World Video | Defence | Foreign Affairs | Natural Events | Trade | NZ in World News | NZ National News Video | NZ Regional News | Search


“Angel Of Burundi” Awarded UN Refugee Prize

“Angel Of Burundi” Awarded UN-Cosponsored Refugee Prize

A woman known as the “Angel of Burundi” for her dedication to saving and educating children in her war-torn country was last night awarded the 2005 Nansen Refugee Award, presented by a United Nations refugee official and a member of the Belgian royal family at a celebrity-packed ceremony in the elegant Concert Noble in Brussels.

Marguerite Barankitse, a Burundian Tutsi who sheltered her seven adopted Hutu and Tutsi children throughout the massacres of the civil war and went on to assist 10,000 more by founding three centres for traumatized children, was presented with the prize by Princess Mathilde of Belgium and Wendy Chamberlin, the Deputy High Commissioner of the UN High Commissioner for Refugees (UNHCR).

Accepting the award, Barankitse said her work was inspired by one single goal: peace. "Accept your fellow man, sit down together, make this world a world of brothers and sisters," she said. Among the many people she helped were Burundian refugees returning to their country after a long exile in Tanzania.

The Deputy High Commissioner applauded Barankitse's contribution to building a more peaceful world by teaching children of all ethnic origins that co-existence is possible. "Throughout her work with her organisation, Maison Shalom, Marguerite Barankitse sends a message of hope for the future," said Chamberlin. "Her actions are clear evidence that individual courage and commitment can make a difference in our world."

High Commissioner António Guterres, who was on mission in Uganda, sent a videotaped message congratulating Barankitse with the award: "Your story is a shining example to those who may have lost everything that there are still wonderful people in this world who deeply care about others."

Created in 1954, the Nansen Refugee Award is named after Fridtjof Nansen, the Norwegian explorer who was the League of Nations' High Commissioner for Refugees. As such, he was the world's first international refugee official. The prize is given annually to individuals or organizations to honour distinguished service in the cause of refugees.

The winner is selected each year by a Committee composed of the governments of Norway and Switzerland, UNHCR, the Council of Europe and the International Council of Voluntary Agencies. Last year's prize went to the Russian non-governmental organisation, Memorial Human Rights Center.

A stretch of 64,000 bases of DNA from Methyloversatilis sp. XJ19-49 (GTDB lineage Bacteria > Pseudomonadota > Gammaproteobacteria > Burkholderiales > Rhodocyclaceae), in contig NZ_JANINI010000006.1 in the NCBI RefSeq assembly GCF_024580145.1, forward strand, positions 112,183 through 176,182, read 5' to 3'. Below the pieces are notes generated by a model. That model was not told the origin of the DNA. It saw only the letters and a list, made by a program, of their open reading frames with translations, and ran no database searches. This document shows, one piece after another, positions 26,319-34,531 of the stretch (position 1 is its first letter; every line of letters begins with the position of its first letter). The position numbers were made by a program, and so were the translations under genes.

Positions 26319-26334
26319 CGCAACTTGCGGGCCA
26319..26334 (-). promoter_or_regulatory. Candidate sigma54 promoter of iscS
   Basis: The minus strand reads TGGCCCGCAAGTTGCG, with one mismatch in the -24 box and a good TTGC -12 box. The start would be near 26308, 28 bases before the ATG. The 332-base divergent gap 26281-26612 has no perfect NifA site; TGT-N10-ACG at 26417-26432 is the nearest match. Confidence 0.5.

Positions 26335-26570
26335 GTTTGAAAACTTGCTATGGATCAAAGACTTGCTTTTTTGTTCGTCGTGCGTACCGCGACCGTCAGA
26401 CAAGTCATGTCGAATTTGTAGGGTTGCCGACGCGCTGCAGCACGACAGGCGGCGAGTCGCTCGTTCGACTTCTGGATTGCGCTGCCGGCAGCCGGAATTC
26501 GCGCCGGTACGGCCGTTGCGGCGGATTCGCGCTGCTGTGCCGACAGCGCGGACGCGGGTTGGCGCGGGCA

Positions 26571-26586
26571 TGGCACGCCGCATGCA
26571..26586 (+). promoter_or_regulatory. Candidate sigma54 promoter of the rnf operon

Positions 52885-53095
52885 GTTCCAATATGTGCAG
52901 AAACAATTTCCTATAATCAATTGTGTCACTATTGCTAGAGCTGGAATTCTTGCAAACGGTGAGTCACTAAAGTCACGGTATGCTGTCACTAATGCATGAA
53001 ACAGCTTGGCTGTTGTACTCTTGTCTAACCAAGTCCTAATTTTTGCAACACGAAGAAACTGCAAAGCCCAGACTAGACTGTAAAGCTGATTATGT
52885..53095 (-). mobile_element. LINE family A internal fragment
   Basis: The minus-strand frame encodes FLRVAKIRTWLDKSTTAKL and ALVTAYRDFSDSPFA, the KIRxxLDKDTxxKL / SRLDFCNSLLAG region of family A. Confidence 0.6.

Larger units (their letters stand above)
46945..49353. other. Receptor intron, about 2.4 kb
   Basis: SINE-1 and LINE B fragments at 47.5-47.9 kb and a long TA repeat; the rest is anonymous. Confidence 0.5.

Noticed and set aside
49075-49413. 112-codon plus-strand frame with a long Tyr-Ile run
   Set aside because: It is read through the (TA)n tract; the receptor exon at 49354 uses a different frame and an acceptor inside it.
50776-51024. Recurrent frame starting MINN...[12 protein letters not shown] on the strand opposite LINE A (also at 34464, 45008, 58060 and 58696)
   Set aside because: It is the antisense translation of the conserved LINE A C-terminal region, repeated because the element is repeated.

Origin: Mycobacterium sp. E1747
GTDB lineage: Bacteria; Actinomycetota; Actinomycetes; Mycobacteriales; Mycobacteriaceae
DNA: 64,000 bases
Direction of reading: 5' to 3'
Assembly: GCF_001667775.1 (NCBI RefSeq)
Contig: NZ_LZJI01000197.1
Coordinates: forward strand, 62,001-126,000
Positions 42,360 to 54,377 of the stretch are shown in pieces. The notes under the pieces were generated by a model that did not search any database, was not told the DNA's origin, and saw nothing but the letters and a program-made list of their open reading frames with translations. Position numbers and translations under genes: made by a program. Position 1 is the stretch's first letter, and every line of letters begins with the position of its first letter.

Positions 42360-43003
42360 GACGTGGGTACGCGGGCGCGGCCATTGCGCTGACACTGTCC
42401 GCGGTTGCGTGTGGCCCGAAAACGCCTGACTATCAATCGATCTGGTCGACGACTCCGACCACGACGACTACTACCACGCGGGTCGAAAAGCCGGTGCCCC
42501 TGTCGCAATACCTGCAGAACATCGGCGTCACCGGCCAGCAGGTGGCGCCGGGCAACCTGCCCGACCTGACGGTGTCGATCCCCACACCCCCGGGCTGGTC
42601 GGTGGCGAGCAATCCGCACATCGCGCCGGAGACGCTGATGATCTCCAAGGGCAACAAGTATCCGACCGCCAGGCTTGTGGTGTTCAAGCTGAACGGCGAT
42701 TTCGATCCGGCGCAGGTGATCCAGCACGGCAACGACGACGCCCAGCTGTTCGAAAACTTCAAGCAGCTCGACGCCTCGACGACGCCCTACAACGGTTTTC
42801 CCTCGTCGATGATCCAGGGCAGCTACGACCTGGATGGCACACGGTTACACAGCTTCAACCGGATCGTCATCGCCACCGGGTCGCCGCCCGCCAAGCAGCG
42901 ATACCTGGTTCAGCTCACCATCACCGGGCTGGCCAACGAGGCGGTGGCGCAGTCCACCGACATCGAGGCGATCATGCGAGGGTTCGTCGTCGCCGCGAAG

© Scoop Media

World Headlines


At The UN: Paris Climate Agreement Moves Closer To Entry Into Force

The Paris Agreement on climate change moved closer toward entering into force in 2016 as 31 more countries joined the agreement today at a special event hosted by United Nations Secretary-General Ban Ki-moon. More>>



Gordon Campbell: On The End Game In Spain (And Other World News)

The coverage of international news seems almost entirely dependent on a random selection of whatever some overseas news agency happens to be carrying overnight... Here are a few interesting international stories that have largely flown beneath the radar this past week. More>>

Amnesty/Human Rights Watch: Appalling Abuse, Neglect Of Refugees On Nauru

Refugees and asylum seekers on Nauru, most of whom have been held there for three years, routinely face neglect by health workers and other service providers who have been hired by the Australian government, as well as frequent unpunished assaults by local Nauruans. More>>


Other Australian Detention

Gordon Campbell: On The Censorship Havoc In South Africa’s State Broadcaster

Demands have included an order to staff that there should be no further negative news about the country’s President Jacob Zuma, and SABC camera operators responsible for choosing camera angles that have allegedly made the President ‘look shorter’ were to be retrained... More>>


Gordon Campbell: On A Bad Week For Malcolm Turnbull, And The Queen

Malcolm Turnbull’s immediate goal – mere survival – is still within his grasp... In every other respect though, this election has been a total disaster for the Liberals. More>>


Gordon Campbell: On Bidding Bye Bye To Boris

Boris Johnson’s exit from the contest for Conservative Party leadership supports the conspiracy theory that he never really expected the “Leave” option to win the referendum – and he has no intention now of picking up the poisoned chalice that managing the outcome will entail... More>>


Get More From Scoop

Search Scoop  
Powered by Vodafone
NZ independent news